Starting the year by being prepared for the future
Getting your taxes in order is not the only “to-do”
You may have started getting your paperwork in order so that taxes will be simple to prepare and file in April (or October if you get an extension). Even after your tax returns are in order, there are still items that you should take care of to be assured your finances and planning are up to date.
If you’re already a client, you probably already have a trust-based estate plan or are in the process of completing your plan. So, you’ve already taken important first steps to making sure your assets and family are protected from financial mismanagement, the probate process, and internal family conflict. If you haven’t started the process of creating an Estate Plan, then this is a great time for a New Year’s resolution!
Your trust needs to be funded with your assets properly or it won’t work as you intended. As we reiterate through our consultation, design session, signing session, and even after your plan has been executed, it’s so important to keep your trust updated for your wishes and fund the trust with your assets. Follow these three easy steps as soon as possible to make sure you’re starting the the year off wisely.
1. Review your trust to ensure it still matches your goals.
If there have been significant life changes since you created or reviewed your Estate Plan, such as a new addition to the family, the loss of a loved one, changes to relationships, or major health concerns, you might have a new view on your long-term estate planning goals and wishes. We recommend reviewing your trust every three years or whenever there’s a big change.
2. Look over your financial statements, beneficiary designations, and other paperwork for your accounts.
You may have already put together documents and statements in order to prepare for tax season, whether you’re using an accountant or filing by yourself. Before filing these away, make sure that your Estate Planning portfolio is updated with all of your current assets and accounts.
On bank and brokerage statements, confirm that your account was converted into or created as a trust account. This is most easily done by checking the recipient in the address block. If it says, for instance, “John Smith and Jane Smith, Trustees of the Smith Family Revocable Trust dated January 1, 2019” or some version including your names and your trust’s name, then you can rest assured that the account is a trust account.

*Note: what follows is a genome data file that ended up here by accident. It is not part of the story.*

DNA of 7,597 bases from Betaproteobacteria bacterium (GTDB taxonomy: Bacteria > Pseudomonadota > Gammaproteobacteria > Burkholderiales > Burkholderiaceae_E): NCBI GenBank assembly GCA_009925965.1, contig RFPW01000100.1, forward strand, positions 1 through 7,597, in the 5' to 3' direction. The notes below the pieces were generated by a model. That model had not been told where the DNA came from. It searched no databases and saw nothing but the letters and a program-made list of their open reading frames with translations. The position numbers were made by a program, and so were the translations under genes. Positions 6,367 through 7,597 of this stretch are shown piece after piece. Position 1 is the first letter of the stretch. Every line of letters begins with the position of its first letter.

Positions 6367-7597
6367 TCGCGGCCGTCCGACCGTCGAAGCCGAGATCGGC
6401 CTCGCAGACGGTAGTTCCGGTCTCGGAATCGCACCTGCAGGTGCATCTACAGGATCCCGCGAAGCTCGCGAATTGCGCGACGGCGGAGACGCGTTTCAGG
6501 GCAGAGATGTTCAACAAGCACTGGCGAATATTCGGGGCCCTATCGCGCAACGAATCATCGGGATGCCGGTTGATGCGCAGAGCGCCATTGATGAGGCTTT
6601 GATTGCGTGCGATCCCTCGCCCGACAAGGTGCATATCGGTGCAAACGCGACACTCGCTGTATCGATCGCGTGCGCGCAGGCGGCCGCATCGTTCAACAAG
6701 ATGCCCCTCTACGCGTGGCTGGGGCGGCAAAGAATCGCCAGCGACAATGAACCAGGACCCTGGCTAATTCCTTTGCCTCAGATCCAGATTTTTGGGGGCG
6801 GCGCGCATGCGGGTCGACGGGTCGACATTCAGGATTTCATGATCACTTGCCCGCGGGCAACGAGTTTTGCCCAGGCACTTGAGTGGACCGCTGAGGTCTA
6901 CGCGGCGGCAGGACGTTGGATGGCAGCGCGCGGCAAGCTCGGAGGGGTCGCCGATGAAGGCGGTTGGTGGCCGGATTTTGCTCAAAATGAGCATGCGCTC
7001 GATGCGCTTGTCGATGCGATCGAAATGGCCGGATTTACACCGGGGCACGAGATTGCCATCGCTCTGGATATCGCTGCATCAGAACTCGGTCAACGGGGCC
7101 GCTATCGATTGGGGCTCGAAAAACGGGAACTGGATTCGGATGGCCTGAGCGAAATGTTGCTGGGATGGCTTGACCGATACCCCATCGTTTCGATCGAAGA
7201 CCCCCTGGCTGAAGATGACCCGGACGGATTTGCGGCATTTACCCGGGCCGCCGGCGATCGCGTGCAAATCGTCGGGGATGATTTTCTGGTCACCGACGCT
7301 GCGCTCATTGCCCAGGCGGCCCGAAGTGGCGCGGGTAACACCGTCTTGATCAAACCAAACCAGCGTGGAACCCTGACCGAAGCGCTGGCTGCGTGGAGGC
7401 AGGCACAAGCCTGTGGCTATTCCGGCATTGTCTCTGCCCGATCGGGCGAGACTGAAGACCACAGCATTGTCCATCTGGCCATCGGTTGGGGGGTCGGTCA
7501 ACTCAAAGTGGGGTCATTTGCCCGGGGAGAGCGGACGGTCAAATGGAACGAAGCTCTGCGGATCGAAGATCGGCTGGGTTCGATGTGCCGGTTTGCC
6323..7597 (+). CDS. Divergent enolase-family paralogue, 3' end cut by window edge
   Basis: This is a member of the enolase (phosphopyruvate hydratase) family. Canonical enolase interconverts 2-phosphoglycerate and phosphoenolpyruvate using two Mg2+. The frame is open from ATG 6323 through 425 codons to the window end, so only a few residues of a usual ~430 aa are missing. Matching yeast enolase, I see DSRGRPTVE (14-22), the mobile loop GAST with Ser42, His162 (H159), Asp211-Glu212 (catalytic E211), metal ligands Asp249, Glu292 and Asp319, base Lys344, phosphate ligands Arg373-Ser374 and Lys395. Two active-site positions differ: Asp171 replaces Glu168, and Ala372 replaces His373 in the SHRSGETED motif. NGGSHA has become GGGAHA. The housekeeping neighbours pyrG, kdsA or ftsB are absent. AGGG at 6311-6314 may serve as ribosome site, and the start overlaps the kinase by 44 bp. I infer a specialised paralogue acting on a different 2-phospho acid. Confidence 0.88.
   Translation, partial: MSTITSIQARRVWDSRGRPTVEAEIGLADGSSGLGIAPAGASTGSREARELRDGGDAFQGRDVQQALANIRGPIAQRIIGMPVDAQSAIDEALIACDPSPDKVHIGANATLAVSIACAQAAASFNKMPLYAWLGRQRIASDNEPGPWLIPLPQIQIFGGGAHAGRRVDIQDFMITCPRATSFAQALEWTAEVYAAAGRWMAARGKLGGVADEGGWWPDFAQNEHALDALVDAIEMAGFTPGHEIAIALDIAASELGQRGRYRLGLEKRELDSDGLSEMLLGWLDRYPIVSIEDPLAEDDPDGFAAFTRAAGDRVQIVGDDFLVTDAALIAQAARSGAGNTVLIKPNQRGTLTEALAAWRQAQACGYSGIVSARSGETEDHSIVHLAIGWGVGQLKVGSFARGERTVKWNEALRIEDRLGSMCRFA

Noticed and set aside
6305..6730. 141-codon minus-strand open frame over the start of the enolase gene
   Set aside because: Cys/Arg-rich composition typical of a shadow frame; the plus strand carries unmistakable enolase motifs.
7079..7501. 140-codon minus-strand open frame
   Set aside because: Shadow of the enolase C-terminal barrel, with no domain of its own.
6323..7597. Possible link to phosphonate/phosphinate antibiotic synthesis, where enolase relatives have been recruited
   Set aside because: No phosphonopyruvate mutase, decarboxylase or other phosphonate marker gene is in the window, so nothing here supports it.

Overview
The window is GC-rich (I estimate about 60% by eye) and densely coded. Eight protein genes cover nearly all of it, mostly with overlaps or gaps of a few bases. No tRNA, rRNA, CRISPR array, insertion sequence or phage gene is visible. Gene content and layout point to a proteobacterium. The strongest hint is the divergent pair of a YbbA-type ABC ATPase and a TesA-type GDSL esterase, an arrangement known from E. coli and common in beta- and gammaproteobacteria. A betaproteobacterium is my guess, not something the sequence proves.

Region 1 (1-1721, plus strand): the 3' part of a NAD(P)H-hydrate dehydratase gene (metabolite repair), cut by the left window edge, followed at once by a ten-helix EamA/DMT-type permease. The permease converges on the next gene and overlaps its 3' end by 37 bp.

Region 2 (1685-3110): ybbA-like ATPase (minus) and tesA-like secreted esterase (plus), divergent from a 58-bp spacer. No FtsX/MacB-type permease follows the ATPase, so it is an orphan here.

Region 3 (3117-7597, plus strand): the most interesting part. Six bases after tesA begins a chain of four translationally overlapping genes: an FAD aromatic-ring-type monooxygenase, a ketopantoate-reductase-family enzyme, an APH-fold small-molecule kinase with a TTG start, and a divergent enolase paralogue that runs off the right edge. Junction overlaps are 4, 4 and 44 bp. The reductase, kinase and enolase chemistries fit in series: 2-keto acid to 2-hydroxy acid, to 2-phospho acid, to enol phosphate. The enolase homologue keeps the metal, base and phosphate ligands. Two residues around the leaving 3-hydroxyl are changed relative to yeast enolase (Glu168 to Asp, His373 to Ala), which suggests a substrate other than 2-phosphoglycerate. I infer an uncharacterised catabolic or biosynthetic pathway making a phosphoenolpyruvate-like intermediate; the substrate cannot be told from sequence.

If you have personal accounts that still are not part of the trust, please work with the institution to convert the accounts to trust accounts. There are a few banks that do not support trust accounts; if this is the case, we highly suggest moving your assets to a bank that does have trust account capabilities.
For retirement policies and life insurance policies, it is easy to check the beneficiary designations online. Please confirm that these are correct and if you have questions on beneficiary designations, it is important to consult us.
Estate Planning is an ongoing process! We need to routinely review and update your plan to ensure it meets your goals and works with changes to your assets, your family dynamics, and the law.
3. Get in touch if you have questions about funding your trust, tax and legal changes, or if you need to make changes to your plan.
It’s important to make sure that actual ownership of all of your assets aligns with your estate planning goals and documents. If your financial situation has changed drastically, you need to be up to date with tax laws, including the Estate Tax Exemption (this changes year to year). We update our clients with developments they need to be aware of so please be sure to review the e-newsletter. Lastly, if there are changes that should be made, whether it’s to your nominees, asset distribution, or the structure of your trust, don’t put it off.
Once we make sure that all three of these steps are taken care of, you can focus your energy on other more exciting endeavors than about your estate plan. Remember that an Estate Plan is only great if it’s customized for you and your current wishes and is funded appropriately. Take this process seriously, be honest and open with your attorney and professional advisors, and keep things updated with your wishes and funding. If you do all this, your Estate Plan will be in good shape for your family’s situation.